We have been busy at the Mars Lab adding improvements to all our software and would to share a few of the new features in Mars Yard Maps (MYM) to make it even easier to navigate complex maps.
When you select a pin in 2D you now get a visual clue to which pin is selected.
2D Pin Bounce
Likewise in 3D mode you get a visual clue.
3D Pin Bounce
If you have too many pins close to each other we have a multiple pin selection dialog to help you out.
Mars Yard Maps Multi Pin Select
The Mars Lab team was invited to Merrylands High School last Thursday to witness the Year 9s presentations of Project Mars.
This Year 9 class had spent a whole term doing Project Mars. They used the Mars Lab’s robotic rover and its on-board camera and spectrometer to explore the (recreated) Martian surface and search for evidence that Mars could have supported life.
The Mars Lab team was blown away by the students’ presentations. Congratulations to everyone who presented!
Their teacher, Alice Leung wrote about the students’ experience in this blog post.
Merryland HS presenting Project Mars
Mars Lab visited PLC Melbourne to experience the mission’s from the school. All up the young ladies completed 4 separate missions!
Mars Mission 5 at PLC Melbourne
It was amazing to see just how the PLC teachers used the model of the solar system to teach size and scale. The work was proudly on display.
PLC Melbourne Planet Models
Mars Lab has even inspired a creative writing project. I can’t wait to see how it ends!
Mars Lab inspiring creative writing
Today Merrylands embarked on a mission to collect data for their project Mars.
Setting up the studio
Mawson was navagated expertly accross the yard by young people from Merrylands HS to conduct spectroscopy experiments on sites identified as potentially interesting.
Mawson exploring the yard
Mawson traversed dangerous terrain successfully by taking a safe path over complex terrain.
Mawson preparing to explore the crater
Young people from Merrylands HS driving Mawson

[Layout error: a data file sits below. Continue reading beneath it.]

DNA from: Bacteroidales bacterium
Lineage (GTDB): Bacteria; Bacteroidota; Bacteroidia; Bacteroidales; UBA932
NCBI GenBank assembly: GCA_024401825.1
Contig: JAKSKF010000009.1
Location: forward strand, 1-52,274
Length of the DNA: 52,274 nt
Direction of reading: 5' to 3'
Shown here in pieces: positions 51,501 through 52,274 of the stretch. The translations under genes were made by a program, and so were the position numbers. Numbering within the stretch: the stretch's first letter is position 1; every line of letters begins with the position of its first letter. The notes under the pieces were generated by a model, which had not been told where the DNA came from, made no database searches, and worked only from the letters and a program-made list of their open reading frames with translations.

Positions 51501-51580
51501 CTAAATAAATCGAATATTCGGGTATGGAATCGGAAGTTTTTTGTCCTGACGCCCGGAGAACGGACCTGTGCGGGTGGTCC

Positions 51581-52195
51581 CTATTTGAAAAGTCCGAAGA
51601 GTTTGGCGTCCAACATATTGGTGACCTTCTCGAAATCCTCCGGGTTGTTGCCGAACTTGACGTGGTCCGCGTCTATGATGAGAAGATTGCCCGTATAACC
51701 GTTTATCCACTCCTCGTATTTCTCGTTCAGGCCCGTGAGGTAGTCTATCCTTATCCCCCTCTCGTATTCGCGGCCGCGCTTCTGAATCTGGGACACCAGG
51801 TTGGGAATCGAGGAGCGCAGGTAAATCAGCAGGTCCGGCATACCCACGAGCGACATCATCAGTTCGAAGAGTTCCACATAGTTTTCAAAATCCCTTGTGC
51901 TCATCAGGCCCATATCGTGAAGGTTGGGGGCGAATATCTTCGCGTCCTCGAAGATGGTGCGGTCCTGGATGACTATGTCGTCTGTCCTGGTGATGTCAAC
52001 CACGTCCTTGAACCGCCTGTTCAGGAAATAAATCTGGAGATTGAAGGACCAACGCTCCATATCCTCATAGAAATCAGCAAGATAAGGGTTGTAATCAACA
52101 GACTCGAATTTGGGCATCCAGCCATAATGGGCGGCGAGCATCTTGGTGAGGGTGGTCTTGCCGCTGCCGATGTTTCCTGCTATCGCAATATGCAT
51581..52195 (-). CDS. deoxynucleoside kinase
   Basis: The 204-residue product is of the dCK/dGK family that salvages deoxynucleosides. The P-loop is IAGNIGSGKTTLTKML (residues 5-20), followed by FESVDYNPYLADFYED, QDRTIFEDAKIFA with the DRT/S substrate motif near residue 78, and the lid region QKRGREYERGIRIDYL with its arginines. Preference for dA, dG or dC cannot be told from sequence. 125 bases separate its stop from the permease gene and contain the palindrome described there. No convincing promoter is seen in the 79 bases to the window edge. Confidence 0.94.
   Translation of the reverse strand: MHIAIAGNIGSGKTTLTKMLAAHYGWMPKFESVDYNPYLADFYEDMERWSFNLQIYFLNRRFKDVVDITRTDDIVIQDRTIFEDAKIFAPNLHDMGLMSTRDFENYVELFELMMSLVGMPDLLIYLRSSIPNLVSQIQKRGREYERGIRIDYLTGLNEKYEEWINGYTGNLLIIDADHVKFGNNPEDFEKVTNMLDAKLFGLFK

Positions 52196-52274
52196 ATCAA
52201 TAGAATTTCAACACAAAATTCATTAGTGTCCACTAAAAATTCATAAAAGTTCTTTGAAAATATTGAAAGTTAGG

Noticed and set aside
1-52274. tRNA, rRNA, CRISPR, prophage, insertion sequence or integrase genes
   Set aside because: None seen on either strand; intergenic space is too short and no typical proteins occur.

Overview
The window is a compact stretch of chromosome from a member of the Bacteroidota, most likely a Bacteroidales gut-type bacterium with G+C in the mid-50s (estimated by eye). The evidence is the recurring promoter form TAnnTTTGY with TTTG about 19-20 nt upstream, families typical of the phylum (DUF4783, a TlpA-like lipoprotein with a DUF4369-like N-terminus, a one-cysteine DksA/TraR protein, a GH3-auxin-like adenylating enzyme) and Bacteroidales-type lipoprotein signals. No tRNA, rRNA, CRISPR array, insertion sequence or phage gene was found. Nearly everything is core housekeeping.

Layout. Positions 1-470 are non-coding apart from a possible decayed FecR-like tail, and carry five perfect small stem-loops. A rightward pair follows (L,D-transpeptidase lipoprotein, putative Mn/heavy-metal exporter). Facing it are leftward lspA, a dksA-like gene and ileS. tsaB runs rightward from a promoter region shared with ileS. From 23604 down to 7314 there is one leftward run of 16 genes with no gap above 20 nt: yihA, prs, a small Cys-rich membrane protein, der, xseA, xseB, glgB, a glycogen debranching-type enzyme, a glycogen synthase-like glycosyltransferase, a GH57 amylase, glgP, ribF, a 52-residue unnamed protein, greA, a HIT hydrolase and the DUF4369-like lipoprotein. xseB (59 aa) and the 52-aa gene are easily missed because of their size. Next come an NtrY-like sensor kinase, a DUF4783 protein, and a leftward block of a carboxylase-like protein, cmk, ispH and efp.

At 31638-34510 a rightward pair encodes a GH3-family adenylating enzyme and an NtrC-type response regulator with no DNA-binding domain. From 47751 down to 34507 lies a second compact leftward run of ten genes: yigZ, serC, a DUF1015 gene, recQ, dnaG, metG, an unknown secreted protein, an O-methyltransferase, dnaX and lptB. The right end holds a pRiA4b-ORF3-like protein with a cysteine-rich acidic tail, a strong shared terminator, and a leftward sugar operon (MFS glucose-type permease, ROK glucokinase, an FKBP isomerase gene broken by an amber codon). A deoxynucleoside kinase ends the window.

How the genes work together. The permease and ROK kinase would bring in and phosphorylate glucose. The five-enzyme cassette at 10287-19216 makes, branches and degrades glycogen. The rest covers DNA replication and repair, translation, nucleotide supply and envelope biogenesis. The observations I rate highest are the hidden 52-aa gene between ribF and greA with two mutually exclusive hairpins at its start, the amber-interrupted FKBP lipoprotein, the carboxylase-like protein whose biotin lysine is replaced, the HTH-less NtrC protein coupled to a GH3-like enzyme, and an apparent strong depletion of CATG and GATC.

The young people were interviewed during the mission to document the process!
Young people from Merrylands conducting interviews on the mission
For more excitement from the day follow @themarslab on twitter. If you are interested in running your own mission on Mars take a look at our education programs and don’t hesitate to contact us!
During the holidays a mission to Mars was completed on the mars yard. The mission was a success with many interesting findings. Young people took control of the rover, planned their mission and executed from mission control remotely.
Mission to Mars group shot
Group shot cheering!
The award is for our innovative use of an AARNet connection with a new form of immersive teaching and learning in the online environment.
The award was collected on our behalf by UNSW’s Dr Houssein Hallani.
We are very happy to announce that the Virtual Mars Yard now has a full tutorial on how to use Mawson. Anyone is free to try, so why not learn how to drive an exploration rover!
Last Friday (16 May), Mars Lab hosted an exciting video conference with Jen Shechet, Earth and planetary scientist on the Mars Curiosity Rover team. Live from CalTech, Jen spoke with students from Casula High School, PLC Armidale, Trundle Central School and Condobolin High School who also joined us via video conference as well as students from Mary MacKillop College who were here live in the Mars Lab studio.
Jen told us all about her work at NASA and her current role as ‘keeper of the plan’, in which she helps “build the plan fragments that get sent up to the rover”, characterises the terrains that the rover has driven over and “assesses the predictive capabilities of terrain we will drive over in the future, to best protect the rover wheels from future wheel damage.”
Since the Martian day (called a sol) is 37 minutes longer than a day here on Earth, Jen explained that she sometimes has to live on ‘Mars time’; which she did for the first three months after Curiosity rover first landed on Mars. Coming in to work 37 minutes later each day really throws off your normal ‘Earth’ schedule.
When the Big Bang Theory television show was mentioned, Jen admitted that CalTech is very much like that show … “just as nerdy”. When asked who she is most like on the show, Jen compared herself to Bernadette – but hopefully a lot less annoying!
It was an absolute pleasure speaking to Jen. We learned heaps, had a few laughs and found out how fun it is to be a planetary scientist … so inspiring.
Keep checking our website for the next special video conference event.
Researchers at NASA’s Jet Propulsion Laboratory in Pasadena, and the Icy Worlds team at NASA’s Astrobiology Institute think that electrical energy naturally produced at the sea floor might have given rise to life here on Earth.
According to this “water world” theory, life may have begun inside warm, gentle springs on the sea floor, at a time long ago.
The team’s origins of life theory applies not just to Earth but also to other wet, rocky worlds. So, by testing this hypothesis, NASA researchers may be able to explain how life might have arisen on these other places in our solar system or beyond, and also get an idea of how to look for it.